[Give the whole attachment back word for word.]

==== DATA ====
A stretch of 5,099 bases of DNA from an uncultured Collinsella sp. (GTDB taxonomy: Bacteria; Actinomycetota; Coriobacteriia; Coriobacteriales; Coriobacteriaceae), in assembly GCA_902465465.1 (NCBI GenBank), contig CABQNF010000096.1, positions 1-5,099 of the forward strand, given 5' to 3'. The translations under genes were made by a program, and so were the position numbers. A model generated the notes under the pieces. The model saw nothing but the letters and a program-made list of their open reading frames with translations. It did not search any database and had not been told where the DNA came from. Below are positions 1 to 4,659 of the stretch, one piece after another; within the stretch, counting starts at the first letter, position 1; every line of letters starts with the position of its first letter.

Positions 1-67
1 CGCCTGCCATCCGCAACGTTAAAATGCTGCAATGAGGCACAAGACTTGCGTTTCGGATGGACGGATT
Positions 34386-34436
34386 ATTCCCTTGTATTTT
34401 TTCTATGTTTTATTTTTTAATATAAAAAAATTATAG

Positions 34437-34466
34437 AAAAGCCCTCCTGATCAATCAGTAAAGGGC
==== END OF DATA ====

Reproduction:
A stretch of 5,099 bases of DNA from an uncultured Collinsella sp. (GTDB taxonomy: Bacteria; Actinomycetota; Coriobacteriia; Coriobacteriales; Coriobacteriaceae), in assembly GCA_902465465.1 (NCBI GenBank), contig CABQNF010000096.1, positions 1-5,099 of the forward strand, given 5' to 3'. The translations under genes were made by a program, and so were the position numbers. A model generated the notes under the pieces. The model saw nothing but the letters and a program-made list of their open reading frames with translations. It did not search any database and had not been told where the DNA came from. Below are positions 1 to 4,659 of the stretch, one piece after another; within the stretch, counting starts at the first letter, position 1; every line of letters starts with the position of its first letter.

Positions 1-67
1 CGCCTGCCATCCGCAACGTTAAAATGCTGCAATGAGGCACAAGACTTGCGTTTCGGATGGACGGATT
Positions 34386-34436
34386 ATTCCCTTGTATTTT
34401 TTCTATGTTTTATTTTTTAATATAAAAAAATTATAG

Positions 34437-34466
34437 AAAAGCCCTCCTGATCAATCAGTAAAGGGC